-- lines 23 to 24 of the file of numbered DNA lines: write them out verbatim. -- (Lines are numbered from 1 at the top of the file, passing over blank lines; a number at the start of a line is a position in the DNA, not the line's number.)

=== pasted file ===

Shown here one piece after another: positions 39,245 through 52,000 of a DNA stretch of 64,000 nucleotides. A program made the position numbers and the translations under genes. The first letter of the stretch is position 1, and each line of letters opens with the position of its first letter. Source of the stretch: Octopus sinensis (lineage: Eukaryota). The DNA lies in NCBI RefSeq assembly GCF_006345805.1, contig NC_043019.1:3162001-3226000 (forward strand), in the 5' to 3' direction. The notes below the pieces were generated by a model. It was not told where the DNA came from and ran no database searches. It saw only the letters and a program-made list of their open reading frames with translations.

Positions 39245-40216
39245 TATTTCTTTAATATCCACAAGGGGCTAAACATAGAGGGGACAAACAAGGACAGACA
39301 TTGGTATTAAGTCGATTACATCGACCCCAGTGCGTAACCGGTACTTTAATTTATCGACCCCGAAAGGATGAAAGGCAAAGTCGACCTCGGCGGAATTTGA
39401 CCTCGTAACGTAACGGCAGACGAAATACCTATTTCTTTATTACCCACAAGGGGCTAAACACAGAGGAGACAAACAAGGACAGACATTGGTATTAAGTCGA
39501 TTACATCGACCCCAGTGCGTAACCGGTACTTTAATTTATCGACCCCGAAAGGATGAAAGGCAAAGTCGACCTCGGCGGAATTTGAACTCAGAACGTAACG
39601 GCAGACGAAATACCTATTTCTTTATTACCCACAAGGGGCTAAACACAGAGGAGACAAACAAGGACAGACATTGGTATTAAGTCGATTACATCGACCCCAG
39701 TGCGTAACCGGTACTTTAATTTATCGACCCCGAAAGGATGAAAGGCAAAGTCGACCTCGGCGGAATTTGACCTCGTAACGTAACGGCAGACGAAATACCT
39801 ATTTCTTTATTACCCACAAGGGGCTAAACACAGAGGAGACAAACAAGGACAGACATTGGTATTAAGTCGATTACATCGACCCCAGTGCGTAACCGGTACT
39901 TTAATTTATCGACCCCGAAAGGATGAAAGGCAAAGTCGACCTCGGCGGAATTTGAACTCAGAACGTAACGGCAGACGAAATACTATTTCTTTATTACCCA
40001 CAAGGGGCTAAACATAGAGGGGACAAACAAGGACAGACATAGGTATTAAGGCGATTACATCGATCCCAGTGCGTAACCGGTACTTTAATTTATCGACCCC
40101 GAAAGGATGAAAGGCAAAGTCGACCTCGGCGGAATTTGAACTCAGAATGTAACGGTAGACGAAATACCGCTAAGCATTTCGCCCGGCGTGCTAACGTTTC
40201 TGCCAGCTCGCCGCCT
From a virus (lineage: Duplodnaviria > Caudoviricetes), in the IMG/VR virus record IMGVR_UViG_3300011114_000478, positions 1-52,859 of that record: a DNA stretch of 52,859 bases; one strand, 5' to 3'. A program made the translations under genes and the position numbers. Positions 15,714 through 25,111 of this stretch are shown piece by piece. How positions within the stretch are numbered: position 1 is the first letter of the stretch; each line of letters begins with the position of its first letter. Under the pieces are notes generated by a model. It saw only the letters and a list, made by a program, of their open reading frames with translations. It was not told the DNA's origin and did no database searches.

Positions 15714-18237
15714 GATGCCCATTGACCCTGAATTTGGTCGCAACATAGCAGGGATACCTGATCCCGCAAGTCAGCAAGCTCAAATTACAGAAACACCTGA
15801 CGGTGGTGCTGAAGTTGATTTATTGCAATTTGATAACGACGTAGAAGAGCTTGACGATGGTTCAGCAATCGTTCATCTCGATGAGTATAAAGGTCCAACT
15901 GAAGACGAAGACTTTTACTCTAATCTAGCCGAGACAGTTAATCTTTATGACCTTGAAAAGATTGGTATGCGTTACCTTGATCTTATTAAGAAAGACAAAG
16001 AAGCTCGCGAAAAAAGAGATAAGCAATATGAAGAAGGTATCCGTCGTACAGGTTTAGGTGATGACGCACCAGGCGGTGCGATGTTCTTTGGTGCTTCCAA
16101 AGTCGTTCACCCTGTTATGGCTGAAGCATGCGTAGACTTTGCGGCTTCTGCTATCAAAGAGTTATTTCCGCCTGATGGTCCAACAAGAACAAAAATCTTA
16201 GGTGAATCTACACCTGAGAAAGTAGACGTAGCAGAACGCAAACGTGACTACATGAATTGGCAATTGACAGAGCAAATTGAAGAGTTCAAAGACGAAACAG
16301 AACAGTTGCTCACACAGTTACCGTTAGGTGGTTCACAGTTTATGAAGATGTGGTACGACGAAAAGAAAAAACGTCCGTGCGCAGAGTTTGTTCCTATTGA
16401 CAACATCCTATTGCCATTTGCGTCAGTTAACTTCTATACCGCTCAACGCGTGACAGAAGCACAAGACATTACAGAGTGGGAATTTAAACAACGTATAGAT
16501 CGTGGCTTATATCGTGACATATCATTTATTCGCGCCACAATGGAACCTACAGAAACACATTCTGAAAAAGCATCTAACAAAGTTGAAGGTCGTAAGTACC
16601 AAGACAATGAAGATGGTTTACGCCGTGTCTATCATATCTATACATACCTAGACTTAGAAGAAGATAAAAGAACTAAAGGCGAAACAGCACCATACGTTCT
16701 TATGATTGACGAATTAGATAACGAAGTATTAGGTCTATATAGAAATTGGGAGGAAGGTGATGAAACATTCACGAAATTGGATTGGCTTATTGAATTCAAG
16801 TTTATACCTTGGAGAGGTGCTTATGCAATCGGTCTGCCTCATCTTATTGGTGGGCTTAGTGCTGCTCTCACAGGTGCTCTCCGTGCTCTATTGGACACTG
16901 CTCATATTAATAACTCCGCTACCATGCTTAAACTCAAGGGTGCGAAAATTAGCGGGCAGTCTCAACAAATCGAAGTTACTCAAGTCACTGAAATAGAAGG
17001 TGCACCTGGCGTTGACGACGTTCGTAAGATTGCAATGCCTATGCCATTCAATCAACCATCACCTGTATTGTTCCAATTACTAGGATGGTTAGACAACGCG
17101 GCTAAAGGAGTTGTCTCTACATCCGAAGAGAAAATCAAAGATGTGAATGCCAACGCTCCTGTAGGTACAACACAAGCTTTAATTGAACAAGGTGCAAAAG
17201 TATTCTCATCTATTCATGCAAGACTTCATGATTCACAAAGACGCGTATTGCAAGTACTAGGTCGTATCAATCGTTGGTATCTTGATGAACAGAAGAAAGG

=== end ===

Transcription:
16401 CAACATCCTATTGCCATTTGCGTCAGTTAACTTCTATACCGCTCAACGCGTGACAGAAGCACAAGACATTACAGAGTGGGAATTTAAACAACGTATAGAT
16501 CGTGGCTTATATCGTGACATATCATTTATTCGCGCCACAATGGAACCTACAGAAACACATTCTGAAAAAGCATCTAACAAAGTTGAAGGTCGTAAGTACC